Of the several categories listed in 18 U.S.C. § 7, Section 7(3)
the most significant, and provides:|
The term "special maritime and territorial jurisdiction of the United
States," as used in this title, includes: . . .
(3) Any lands reserved or acquired for the use of the United States,
under the exclusive or concurrent jurisdiction thereof, or any place
purchased or otherwise acquired by the United States by consent of the
legislature of the State in which the same shall be, for the erection of a
magazine, arsenal, dockyard, or other needful building.
As is readily apparent, this subsection, and particularly its
clause, bears a striking resemblance to the 17th Clause of Article I, Sec. 8
the Constitution. This clause provides:
The Congress shall have power. . . To exercise exclusive
Legislation in all Cases whatsoever, over such District (not exceeding
Miles square) as may, be Cession of particular States, and the acceptance of
Congress, become the Seat of the Government of the United States, and to
like Authority over all Places purchased by the Consent of the
the State in which the Same shall be, for the Erection of Forts, Magazines,
Arsenals, dock-Yards, and other needful Buildings.
(Emphasis added.) The constitutional phrase "exclusive legislation" is the
equivalent of the statutory expression "exclusive jurisdiction." See
James v. Dravo Contracting Co., 302 U.S. 134, 141 (1937),
Surplus Trading Co. v. Cook, 281 U.S. 647, 652 (1930).
Until the decision in Dravo, it had been generally accepted
when the United States acquired property with the consent of the state for
of the enumerated purposes, it acquired exclusive jurisdiction by operation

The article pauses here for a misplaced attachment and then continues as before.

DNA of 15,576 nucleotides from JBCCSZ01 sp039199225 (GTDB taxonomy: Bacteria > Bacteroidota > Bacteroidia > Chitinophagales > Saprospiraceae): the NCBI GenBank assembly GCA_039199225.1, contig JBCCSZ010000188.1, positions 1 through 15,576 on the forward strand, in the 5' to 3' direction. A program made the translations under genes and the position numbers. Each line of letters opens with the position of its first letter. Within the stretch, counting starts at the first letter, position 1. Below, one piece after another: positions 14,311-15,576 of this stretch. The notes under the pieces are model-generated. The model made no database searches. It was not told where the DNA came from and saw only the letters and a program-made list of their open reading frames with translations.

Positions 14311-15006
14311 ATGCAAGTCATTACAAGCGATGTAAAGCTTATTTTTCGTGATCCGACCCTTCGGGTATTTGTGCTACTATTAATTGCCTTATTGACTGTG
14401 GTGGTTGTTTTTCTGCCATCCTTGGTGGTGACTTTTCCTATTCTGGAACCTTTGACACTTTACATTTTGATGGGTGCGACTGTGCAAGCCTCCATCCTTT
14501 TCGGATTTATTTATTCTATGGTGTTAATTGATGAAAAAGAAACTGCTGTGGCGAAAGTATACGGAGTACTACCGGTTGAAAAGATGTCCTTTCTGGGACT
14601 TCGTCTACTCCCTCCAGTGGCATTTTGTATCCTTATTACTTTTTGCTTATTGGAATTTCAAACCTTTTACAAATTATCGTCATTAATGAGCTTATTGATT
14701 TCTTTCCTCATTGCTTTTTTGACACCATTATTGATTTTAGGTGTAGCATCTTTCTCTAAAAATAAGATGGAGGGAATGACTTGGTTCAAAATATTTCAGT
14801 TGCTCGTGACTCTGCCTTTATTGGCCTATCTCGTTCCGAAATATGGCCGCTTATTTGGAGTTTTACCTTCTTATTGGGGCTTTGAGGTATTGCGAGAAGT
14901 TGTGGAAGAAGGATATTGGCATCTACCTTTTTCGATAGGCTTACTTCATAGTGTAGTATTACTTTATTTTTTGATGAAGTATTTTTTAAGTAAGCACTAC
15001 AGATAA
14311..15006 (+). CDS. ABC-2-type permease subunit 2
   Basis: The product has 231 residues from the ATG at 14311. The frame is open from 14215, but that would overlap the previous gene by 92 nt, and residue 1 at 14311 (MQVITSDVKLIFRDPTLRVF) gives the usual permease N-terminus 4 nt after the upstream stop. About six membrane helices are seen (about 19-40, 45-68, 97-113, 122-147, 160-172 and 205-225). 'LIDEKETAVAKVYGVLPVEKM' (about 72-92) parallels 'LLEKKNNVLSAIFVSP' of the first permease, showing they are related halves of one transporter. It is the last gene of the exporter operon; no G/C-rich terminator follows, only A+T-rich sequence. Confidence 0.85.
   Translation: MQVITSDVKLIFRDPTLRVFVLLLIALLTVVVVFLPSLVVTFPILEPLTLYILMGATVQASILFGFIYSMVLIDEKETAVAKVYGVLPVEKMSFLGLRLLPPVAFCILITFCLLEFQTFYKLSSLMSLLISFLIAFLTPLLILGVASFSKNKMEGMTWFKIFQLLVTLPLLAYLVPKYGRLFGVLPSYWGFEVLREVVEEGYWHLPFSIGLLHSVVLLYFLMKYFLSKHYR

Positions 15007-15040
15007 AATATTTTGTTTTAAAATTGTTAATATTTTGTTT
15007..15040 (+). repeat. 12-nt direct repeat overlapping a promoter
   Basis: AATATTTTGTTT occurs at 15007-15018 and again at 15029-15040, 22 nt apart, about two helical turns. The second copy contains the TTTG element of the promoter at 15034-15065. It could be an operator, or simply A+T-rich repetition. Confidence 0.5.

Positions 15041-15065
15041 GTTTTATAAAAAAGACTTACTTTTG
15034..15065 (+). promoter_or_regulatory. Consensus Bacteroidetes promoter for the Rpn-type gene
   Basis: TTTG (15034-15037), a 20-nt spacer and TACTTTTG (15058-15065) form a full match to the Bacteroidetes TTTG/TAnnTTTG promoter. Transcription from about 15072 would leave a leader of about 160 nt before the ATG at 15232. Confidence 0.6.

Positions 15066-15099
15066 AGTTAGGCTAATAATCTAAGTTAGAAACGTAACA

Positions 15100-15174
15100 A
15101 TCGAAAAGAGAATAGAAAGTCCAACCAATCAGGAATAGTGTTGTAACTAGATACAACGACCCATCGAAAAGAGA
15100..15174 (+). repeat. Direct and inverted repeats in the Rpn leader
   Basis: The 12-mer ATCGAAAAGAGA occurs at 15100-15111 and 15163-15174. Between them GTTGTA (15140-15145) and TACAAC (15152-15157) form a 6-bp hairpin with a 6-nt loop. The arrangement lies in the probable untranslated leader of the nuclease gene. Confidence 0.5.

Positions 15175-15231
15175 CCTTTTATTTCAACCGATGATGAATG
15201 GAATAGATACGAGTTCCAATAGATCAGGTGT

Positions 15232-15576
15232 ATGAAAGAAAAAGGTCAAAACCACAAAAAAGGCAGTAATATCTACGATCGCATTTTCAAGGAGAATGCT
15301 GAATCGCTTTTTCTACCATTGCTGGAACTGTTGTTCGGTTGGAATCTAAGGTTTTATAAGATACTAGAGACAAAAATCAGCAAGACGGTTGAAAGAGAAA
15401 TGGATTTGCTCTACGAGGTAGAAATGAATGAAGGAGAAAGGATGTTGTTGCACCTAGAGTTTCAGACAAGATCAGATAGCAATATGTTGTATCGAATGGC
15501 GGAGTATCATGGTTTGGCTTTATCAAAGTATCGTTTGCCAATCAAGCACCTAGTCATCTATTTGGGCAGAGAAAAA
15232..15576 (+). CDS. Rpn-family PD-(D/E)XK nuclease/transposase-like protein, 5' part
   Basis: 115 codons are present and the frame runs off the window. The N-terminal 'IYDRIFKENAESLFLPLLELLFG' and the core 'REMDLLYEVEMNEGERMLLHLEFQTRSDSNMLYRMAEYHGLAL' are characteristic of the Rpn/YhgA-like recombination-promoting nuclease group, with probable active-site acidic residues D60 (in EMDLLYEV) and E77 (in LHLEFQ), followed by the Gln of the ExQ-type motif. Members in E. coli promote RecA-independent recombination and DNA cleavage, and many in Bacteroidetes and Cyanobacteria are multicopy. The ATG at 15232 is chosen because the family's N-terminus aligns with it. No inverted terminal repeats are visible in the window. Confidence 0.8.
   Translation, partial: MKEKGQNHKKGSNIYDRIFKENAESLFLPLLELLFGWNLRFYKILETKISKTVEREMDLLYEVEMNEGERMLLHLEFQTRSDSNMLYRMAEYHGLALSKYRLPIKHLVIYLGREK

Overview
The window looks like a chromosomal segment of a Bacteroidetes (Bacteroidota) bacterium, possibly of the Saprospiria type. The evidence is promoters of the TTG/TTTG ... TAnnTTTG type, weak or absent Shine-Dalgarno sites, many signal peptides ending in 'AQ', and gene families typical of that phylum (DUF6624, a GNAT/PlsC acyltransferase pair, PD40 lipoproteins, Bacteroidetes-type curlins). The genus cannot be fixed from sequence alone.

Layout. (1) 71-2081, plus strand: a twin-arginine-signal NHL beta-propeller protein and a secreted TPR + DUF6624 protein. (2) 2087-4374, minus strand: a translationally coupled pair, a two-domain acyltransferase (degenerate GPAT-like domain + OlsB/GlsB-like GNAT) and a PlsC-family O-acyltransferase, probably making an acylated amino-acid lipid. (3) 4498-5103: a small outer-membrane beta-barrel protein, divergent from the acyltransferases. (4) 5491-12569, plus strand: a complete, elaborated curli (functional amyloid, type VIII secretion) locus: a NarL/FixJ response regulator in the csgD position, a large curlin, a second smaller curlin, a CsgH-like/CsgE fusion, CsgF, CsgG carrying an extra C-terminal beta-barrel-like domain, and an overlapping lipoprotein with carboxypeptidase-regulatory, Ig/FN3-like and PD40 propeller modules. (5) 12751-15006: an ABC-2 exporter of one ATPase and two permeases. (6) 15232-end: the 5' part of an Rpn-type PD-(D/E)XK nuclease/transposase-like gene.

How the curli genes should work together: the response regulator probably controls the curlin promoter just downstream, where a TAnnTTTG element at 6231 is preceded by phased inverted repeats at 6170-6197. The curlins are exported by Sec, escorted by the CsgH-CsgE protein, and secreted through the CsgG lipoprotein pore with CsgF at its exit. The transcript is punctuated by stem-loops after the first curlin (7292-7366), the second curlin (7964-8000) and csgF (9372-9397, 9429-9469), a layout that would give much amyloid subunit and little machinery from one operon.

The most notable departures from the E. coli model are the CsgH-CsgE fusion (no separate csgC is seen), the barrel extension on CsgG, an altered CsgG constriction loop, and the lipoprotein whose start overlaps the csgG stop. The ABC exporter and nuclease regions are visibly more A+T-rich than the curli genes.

law, and any reservation of authority by the state, other than the right to
civil and criminal process, was inoperable. See Surplus Trading
v. Cook, 281 U.S. at 652-56. When Dravo held that a state might
reserve legislative authority, e.g., the right to levy certain taxes, so
that did not interfere with the United States' governmental functions, it
necessary for Congress to amend 18 U.S.C. § 7(3), by adding the words
as," to restore criminal jurisdiction over those places previously believed
be under exclusive Federal legislative jurisdiction. See H.R. Rep.
1623, 76th Cong., 3d Sess. 1 (1940); S. Rep. No. 1788, 76th Cong., 3d Sess.
Dravo also settled that the phrase "other needful building"
not to be strictly construed to include only military and naval structures,
was to be construed as "embracing whatever structures are found to be
in the performance of the function of the Federal Government." See
James v. Dravo Contracting Co., 302 U.S. at 142-43. It therefore
embraces courthouses, customs houses, post offices and locks and dams for
The "structures" limitation does not, however, prevent the United
States from holding or acquiring and having jurisdiction over land acquired
other valid purposes, such as parks and irrigation projects since Clause 17
not the exclusive method of obtaining jurisdiction. The United States may
obtain jurisdiction by reserving it when sovereign title is transferred to
state upon its entry into the Union or by cession of jurisdiction after the